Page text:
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This article was published 20/11/2012 (1375 days ago), so information in it may no longer be current.
A Winnipeg museum devoted to preserving Polish culture is finally going to be able to undertake some much-needed repairs.
The Ogniwo Polish Museum at 1417 Main Street has been selected to received $12,300 from the federal government’s Community Infrastructure Improvement Fund.
Joy Smith, MP for Kildonan-St. Paul, made the announcement at the museum Nov. 13. The funding will make possible a number of much-needed improvements to the building itself, including upgrades to the heating and cooling system, new insulation and renovations to the flooring.
The museum was founded by the Polish Canadian Women’s Federation Branch No. 7 in the early 1980s. Its operations were transferred to the museum society’s hands after the branch disbanded. The society now owns the building, and its leaders say the upgrades are long overdue.
Museum president Christine Tabbernor said the new heating and cooling systems aren’t just about making guests comfortable. Having a greater degree of temperature control means the artifacts in the building can be better preserved, she said.
"You want to have better temperature and humidity control, so there’s less of an issue with dust," Tabbernor said.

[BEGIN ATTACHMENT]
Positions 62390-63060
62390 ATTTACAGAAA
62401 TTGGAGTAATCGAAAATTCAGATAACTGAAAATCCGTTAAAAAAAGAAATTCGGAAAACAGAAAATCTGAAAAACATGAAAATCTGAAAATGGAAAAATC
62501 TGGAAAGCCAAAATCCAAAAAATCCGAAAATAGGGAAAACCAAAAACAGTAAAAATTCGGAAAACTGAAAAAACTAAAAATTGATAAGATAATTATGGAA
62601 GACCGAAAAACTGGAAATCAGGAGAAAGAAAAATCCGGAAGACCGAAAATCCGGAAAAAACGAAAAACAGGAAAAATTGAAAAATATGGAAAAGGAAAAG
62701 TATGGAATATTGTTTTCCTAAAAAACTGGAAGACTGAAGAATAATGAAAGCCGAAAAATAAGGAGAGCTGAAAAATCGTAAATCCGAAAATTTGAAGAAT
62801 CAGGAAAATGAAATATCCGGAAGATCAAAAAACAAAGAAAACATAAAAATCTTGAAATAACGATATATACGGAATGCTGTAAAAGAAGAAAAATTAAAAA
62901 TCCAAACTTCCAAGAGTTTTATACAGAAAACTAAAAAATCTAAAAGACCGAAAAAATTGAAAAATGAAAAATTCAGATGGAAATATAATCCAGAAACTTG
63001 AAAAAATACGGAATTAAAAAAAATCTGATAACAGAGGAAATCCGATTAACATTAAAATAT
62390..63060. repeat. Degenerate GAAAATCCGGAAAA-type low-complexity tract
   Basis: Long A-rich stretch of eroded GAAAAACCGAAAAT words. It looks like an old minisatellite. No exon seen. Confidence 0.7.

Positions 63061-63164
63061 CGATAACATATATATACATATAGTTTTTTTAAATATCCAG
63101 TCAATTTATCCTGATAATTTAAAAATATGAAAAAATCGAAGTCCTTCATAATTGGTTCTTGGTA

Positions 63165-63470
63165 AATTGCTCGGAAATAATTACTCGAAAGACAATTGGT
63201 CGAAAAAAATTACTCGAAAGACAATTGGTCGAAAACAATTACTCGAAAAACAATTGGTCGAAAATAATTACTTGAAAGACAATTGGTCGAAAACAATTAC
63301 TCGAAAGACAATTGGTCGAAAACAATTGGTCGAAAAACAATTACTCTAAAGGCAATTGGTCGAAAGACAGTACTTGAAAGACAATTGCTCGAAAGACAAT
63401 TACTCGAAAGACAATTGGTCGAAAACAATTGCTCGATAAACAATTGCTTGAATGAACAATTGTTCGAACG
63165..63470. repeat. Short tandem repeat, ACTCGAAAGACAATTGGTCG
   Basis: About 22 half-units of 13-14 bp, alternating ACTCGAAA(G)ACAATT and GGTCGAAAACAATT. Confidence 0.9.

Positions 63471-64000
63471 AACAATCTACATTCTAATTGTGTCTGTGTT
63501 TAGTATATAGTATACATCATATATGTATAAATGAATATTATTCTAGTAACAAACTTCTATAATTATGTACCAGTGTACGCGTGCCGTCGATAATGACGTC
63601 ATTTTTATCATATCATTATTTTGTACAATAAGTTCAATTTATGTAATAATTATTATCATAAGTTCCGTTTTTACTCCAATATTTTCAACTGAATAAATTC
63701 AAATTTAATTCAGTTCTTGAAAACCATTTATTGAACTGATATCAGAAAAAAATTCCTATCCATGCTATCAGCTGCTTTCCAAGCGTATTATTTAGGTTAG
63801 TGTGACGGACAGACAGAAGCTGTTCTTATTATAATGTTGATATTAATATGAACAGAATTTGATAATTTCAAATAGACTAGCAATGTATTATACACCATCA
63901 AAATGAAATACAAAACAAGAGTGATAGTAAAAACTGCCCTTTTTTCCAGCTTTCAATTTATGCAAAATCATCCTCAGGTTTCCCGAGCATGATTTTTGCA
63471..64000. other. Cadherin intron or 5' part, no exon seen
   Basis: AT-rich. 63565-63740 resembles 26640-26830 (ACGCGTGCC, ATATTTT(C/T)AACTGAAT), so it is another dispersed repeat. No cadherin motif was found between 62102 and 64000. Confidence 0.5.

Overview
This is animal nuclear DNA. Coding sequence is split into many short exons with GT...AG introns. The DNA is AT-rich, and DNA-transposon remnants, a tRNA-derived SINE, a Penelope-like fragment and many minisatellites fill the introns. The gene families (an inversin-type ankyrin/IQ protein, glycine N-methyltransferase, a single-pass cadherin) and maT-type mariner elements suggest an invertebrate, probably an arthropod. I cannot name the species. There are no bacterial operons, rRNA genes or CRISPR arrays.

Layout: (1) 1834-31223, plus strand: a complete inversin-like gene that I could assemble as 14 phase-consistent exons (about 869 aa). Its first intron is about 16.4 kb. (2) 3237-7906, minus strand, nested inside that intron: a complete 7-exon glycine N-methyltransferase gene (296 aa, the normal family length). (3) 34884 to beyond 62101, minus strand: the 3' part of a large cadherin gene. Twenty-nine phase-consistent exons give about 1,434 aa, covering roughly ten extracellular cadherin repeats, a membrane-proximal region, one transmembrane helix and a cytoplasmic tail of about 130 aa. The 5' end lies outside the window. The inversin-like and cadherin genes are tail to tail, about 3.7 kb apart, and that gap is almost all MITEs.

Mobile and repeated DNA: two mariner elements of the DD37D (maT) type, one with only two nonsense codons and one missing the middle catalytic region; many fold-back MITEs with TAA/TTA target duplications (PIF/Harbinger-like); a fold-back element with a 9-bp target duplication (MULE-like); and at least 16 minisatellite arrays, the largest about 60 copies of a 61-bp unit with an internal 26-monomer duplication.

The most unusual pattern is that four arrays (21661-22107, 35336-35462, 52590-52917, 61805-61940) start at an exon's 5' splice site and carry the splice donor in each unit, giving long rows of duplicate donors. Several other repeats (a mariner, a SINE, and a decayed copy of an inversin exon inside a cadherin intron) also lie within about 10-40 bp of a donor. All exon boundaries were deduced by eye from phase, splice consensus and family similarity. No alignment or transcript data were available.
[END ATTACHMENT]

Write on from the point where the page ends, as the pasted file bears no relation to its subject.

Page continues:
The new equipment will be energy efficient, not just for the environment’s sake but to also help lower utility costs. Some environmental monitoring the museum undertook also identified the building’s crawlspace as a huge problem area,and part of the funds will be used to correct that.
"It’s not been insulated, and it doesn’t have any vapour-proofing... That crawlspace will be insulated, it will have vapour barriers put down, and it will help minimize issues with humidity, with mould, all the things harmful to artifacts and exhibits. So that to me is a tremendous relief," Tabbernor said.
Museum officials plan to have the facility’s old, worn carpeting removed and resurface the original hardwood flooring. The result will provide the museum with a clean, professional look that will reduce dust in the gallery.
"It’s not been laid well, and because of the unevenness of the underlying floor, it’s given us a lot of grief," Tabbernor said of the carpet.
"For the historical preservation of the building, we’d like to go back to the original flooring. "
Tabbernor explained the CIIF grant provides only 50% of the project’s cost, and the museum will have to make up the difference through private donations and other sources of revenue.
Smith said the museum has never received much funding and emphasized the need for it to continue operating.
"This museum is very important, for it to be in Manitoba, because we have a large Polish population who’ve contributed immensely to the Manitoba and Canadian cultural mosaic," Smith said.
"It’s very important they have their museum which reflects the rich Polish ethnic culture."
Tabbernor said the new furnace will be installed very soon, with work expected to begin this week. All of the work, is expected to be finished by next March.